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College of Social and Behavioral Science

Welcome to the College of Social and Behavioral Science (CSBS)!  We are focused on creating a social science way of thinking about critical challenges that all of us face in the social and natural world. Our award-winning faculty and students study a wide range of issues including climate and sustainability, social and economic inequality, immigration policies, cultural extinction, technology and society, international security, global trade, early learning and child development, health and well-being, and the roles of gender and ethnicity in society. 

We hope you will consider taking one or more of the classes below during your sophomore year.  These courses are sure to challenge you and help prepare you to become one of tomorrow’s civically engaged leaders.

For more information about CSBS and the majors we offer, visit www.csbs.utah.edu.

To view the online catalog for the College of Social and Behavioral Science Follow This Link.  

SBS 2700 Career Exploration

  • This fully online course is designed for those who are ready for hands-on career exploration and implementation. Engage via media with a range of professionals working in a variety of relevant social and behavioral science fields, while gaining practical skills in personal branding, resume and cover letter writing, interviewing and researching available jobs. Develop and refine job search documents, connect with professionals in your prospective field, create a professional online presence, and develop an individualized job search strategy.

ECON 2010 Principles of Microeconomics

  • Issues related to the production of goods and services. Questions addressed include what gets produced, how does production take place, and who gets the output. Micro theory helps answer these questions by analyzing markets and how consumers and producers make decisions.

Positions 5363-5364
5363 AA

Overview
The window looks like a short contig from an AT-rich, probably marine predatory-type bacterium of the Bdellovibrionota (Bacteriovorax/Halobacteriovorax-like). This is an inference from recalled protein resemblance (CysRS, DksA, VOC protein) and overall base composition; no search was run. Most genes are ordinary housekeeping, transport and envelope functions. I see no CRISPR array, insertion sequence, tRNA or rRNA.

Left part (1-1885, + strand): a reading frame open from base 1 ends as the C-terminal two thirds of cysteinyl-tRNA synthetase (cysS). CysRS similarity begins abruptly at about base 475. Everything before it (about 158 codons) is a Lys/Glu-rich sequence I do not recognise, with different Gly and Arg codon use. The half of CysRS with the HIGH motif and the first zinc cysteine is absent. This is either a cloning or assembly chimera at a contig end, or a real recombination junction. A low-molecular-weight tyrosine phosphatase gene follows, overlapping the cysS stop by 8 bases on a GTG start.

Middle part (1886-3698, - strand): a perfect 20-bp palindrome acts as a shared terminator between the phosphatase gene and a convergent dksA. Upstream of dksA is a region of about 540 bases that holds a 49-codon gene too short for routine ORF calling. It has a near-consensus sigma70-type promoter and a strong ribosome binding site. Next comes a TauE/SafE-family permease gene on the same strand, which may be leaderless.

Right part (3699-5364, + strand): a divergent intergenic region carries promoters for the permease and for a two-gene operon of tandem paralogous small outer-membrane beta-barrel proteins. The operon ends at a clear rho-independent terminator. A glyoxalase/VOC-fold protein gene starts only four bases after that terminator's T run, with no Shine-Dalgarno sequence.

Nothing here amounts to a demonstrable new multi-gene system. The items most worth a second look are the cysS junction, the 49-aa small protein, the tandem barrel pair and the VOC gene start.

ECON 2020 Principles of Macroeconomics

  • National and international economic issues relating to government policy, institutional structure, and economic stability. Basic models of growth, stability in employment and inflation, and government spending and monetary policy are developed and presented in historical context.

ENVST 2000 Field Experience: Environment and Sustainability

  • This course provides an opportunity for students, focused on studies related to the environment and sustainability, to meet each other, in a field-research setting, and discuss a major environmental sustainability issue. The class will be held over a three-day weekend in the local area (overnight camping required). This class is open to all interested students, but is required for all Environmental Studies majors. Each year the class will focus on a particular issue related to the environment or sustainability that is of interest to the region where the class is being held. Local stakeholders will be invited to address the students and engage in dialogue.

ENVST 2050 Introduction to Environmental and Sustainability Science

  • The goal for this class is to have students versed in the topics of: 1) Ecology and Sustainability, 2) Biodiversity, and 3) Earth Resources and Environmental Quality. The course consists of lectures, participation exercises, which will require critical thinking and data analysis, and the laboratory assignments (at-home and field based). The materials have been designed to step you through the topics and if you already have some science background this class will help you make connections among scientific disciplines and ESS.

ENVST 2100 Introduction to Environment and Sustainability

  • Course consists of a series of lectures from University of Utah faculty on a wide variety of research focuses on the environment and sustainability. The course professor will provide continuity and develop an integrated framework for understanding and analyzing the material. The course will expose students to a diverse range of research viewpoints and approaches to studying issues surrounding the environment and sustainability.

FCS 2400 Modern Family: A Life Course

  • Family/home learning environment, school environments and Family/School/Community partnerships as they impact student academic achievement.

FCS 2570 Middle Childhood: The School Years

  • A study of appropriate infant and toddler programs (birth to age 3), including an overview of development, quality routines, learning environments, materials and activities, and teaching/guidance techniques.

FCS 2600 Introduction to Early Childhood

  • This course focuses on child development and childcare during the early years.

FCS 2610 Understanding Children’s Behavior

  • Ecological approach to the examination of research theory and policy related to young children. Development of young children in the family, school, and broader cultural environments.

FCS 2620 Child Development Practicum